We all remember March 11, 2011
I guess almost everyone on the planet knows what happened on March 11, 2011 in Northern Japan; The Japan Great East Earthquake and Tsunami. It was a painful experience not only for Japan but for all humankind. But from these disasters spring opportunity for people to learn how to deal with such catastrophes and prevent them from happening again in the future.
We call it LEGACY
The Japanese are a strong and resilient race, as has been proven on countless occasions throughout history. Their courage is never more evident in the way they deal with the aftermath of a disaster. They do not lay idle, searching for blame or looking for sympathy, but quietly rebuild; respecting the past and memorizing their loss and hardship as a lesson for future generations. And that is what I love the most about the Japanese.
There are many places in the Tohoku region, including in Miyagi Prefecture, that serve as a reminder for us about the events of the past. One of the most impressive is Millennium Hope Hill (千年希望の丘) in Iwanuma City.
Millennium Hope Hill (千年希望の丘)
「In memory of all who passed away and devastated communities」
Here you will find information boards that tell the story of the Earthquake and Tsunami that ravaged this area in 2011. The information also explains the purpose of the memorial, as well as recognizing the continuing recovery efforts. Just only looking at them, I could almost feel the pain and huge efforts made by local residents to bring this town back to life.
The surrounding areas have also been reconstructed as a green town with trees, solar-power farms, lifesaving evacuation areas, as well as a coast protection system.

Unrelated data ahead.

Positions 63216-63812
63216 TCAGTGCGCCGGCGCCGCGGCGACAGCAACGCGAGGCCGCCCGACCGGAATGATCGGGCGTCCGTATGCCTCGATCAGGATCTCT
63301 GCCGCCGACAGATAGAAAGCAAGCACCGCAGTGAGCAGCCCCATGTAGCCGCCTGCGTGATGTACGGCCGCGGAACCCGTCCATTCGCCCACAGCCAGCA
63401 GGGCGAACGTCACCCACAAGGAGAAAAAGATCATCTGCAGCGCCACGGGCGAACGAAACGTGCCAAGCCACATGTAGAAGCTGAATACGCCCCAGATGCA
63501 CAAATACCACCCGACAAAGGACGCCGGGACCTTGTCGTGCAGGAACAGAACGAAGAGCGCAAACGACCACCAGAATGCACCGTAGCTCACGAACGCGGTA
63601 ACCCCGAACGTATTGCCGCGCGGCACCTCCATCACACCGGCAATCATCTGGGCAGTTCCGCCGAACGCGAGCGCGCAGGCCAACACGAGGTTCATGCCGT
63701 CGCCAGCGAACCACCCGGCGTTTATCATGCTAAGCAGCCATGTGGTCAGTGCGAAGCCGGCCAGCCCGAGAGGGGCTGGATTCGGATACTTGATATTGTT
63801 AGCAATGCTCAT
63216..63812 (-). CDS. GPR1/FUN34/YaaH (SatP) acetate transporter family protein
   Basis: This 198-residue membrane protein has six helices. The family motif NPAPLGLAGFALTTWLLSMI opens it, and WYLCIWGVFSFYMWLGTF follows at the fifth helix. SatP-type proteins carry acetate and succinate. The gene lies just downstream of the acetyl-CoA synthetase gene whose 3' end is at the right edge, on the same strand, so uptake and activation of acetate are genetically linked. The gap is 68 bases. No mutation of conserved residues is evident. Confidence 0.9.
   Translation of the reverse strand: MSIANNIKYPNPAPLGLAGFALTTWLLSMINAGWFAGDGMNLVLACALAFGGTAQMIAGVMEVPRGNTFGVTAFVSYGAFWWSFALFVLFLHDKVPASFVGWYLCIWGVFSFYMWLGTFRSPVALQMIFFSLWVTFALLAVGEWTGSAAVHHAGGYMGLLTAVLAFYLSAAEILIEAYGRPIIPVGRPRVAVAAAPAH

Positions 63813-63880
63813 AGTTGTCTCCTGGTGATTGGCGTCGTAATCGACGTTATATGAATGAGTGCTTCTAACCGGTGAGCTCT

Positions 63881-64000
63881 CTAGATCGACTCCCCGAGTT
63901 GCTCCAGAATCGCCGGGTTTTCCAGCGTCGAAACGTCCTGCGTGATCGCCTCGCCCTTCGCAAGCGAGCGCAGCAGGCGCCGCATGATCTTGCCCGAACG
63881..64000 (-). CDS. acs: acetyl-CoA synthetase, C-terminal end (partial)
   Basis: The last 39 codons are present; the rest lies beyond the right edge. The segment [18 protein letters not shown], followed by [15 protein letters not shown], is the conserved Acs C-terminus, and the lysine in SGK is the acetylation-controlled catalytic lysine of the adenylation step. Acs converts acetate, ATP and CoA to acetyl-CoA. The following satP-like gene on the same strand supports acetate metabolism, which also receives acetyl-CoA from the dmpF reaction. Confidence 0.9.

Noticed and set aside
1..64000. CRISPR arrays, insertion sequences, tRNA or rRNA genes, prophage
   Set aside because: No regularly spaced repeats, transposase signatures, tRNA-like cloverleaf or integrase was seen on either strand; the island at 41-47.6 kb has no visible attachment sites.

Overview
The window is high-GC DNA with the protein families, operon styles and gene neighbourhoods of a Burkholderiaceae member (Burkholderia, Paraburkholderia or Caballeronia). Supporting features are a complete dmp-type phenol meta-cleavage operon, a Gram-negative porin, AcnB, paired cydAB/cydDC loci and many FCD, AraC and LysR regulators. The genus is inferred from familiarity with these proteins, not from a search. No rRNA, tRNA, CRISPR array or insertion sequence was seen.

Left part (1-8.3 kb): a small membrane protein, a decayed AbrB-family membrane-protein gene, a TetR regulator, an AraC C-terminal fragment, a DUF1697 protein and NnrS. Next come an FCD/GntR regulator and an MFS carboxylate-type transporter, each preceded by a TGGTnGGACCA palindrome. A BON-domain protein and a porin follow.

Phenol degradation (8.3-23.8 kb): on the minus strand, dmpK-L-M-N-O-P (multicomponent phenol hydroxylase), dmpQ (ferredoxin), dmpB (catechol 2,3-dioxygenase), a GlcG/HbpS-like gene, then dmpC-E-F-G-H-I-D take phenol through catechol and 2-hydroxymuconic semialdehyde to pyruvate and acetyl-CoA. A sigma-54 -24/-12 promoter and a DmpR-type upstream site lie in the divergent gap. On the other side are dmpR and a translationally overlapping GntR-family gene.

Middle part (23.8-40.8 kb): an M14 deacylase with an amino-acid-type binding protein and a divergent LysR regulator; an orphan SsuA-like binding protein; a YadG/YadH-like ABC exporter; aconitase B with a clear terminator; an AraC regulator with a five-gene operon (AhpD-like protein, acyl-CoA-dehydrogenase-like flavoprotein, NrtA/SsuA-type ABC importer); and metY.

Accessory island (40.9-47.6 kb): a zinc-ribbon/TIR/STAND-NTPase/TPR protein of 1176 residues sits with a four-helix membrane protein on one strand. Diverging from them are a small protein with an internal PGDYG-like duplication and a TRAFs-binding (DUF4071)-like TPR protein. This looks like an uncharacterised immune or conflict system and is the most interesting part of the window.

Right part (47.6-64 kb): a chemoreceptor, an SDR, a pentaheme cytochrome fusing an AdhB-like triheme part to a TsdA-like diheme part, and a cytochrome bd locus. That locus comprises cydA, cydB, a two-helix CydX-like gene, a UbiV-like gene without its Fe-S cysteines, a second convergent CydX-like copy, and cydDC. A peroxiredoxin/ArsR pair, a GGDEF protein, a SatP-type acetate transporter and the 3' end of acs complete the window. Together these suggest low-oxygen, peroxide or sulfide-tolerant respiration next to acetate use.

This hill is located in Iwanuma, one of the worst affected areas of the 2011 Tsunami catastrophe. Because it lies next to the ocean, it is highly vulnerable to high waves and potential disaster. Therefore, in order to save lives (命を守る) in the event of future disaster, 3 evacuation hills have been constructed at a height of 11 meters above sea level. The estimated height of the Tsunami that reached this area was around 8 meters. People can evacuate to these hills in a tsunami and there are life-savers, evacuation tools and other equipment stored under some of the benches around the hills as well. It is hoped that these hills will save thousands of lives in the next millennium.
Thanks to all of the recovery efforts, the area has become a bright and beautiful symbol of resilience.
One more piece of information for those interested is that Sendai City and some other cities across Japan have a air quality system that monitors all the cities air quality on a daily or even bi-hourly basis. In Sendai, local residents can sign up for a system report every 2 hours via this link: http://sendaitm.ec-net.jp/taiki/
They also have a public screen displaying air quality figures, especially PM 2.5 (levels of fine particle pollutants) in the City Office.